In 1736 Charles Rivington and a partner called Bettesworth established a company of booksellers called The New Conger, rivaling an older firm called The Conger, which dated from about 1700. From selling books, Rivington moved on to the business of publishing books. In 1741 he published the first volume of Samuel Richardson's novel Pamela, or Virtue Rewarded, which is widely considered to be the first ever novel in English. Pamela was the bestseller of its time and was read by countless buyers of the novel. It was also integrated into sermons as an exemplar. It was even an early “multimedia” event, producing Pamela-themed cultural artifacts such as prints, paintings, waxworks, a fan and a set of playing cards decorated with lines from Richardson's works.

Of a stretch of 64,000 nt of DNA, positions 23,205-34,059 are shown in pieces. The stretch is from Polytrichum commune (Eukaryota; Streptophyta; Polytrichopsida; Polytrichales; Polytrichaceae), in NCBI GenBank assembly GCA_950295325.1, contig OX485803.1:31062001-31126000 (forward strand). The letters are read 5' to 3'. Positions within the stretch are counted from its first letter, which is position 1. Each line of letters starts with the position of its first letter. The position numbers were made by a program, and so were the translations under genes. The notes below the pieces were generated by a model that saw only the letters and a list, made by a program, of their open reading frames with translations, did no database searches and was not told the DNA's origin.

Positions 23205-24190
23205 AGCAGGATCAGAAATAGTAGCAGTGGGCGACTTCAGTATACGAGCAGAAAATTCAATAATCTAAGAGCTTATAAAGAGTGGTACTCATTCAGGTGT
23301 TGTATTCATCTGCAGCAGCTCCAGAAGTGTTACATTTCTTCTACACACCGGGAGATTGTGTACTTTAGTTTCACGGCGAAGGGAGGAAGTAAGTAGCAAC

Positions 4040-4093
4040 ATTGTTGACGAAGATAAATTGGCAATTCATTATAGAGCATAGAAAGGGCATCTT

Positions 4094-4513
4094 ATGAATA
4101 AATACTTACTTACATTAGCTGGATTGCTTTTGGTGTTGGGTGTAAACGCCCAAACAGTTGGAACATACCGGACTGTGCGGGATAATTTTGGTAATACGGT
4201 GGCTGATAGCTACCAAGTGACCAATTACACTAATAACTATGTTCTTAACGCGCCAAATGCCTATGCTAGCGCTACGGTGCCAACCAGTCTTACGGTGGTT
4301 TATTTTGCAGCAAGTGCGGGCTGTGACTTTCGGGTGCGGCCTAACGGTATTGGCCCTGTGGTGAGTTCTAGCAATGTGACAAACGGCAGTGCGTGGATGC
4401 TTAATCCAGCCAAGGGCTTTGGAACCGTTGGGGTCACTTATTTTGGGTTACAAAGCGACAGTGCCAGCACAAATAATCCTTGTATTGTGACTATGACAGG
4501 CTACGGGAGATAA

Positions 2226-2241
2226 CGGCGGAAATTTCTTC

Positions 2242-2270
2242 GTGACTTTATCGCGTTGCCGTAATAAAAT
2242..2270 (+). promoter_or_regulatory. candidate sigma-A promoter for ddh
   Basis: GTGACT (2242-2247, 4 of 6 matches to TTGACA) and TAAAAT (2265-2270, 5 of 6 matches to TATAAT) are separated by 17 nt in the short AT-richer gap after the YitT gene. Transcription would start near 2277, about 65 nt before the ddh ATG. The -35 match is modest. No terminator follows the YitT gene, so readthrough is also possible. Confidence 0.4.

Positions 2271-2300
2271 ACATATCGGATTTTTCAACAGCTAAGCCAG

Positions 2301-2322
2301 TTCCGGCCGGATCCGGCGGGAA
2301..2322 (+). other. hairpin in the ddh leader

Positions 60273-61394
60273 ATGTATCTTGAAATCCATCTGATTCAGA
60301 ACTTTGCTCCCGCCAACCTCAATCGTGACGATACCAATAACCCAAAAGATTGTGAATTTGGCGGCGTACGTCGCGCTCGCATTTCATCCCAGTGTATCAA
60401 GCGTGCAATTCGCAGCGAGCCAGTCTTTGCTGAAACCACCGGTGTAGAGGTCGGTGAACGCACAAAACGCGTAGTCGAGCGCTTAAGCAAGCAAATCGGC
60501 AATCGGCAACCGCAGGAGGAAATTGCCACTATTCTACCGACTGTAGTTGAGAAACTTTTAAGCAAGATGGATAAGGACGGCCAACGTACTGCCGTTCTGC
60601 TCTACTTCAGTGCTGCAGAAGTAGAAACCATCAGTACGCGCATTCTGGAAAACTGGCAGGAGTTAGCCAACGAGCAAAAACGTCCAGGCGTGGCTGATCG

After his death in 1742, Charles Rivington was succeeded by two of his thirteen sons, John and James. John later emigrated to the United States while John carried on the business of Rivington & Co. on the lines marked out by his father and went on to become the great Church of England publisher of his day. In 1760 he was appointed publisher to the Society for Promoting Christian Knowledge and the company kept up this relationship for over 70 years. Rivington & Co. went on to publish standard editions of the works of Shakespeare, Milton, Locke, and other English classics. Following the death of John Rivington in 1792, the company remained in the hands of successive generations of the Rivington family until at least 1897, all the while maintaining its reputation for religious and educational works.
Charles Rivington (1688 – 1742)
by Mark Matlach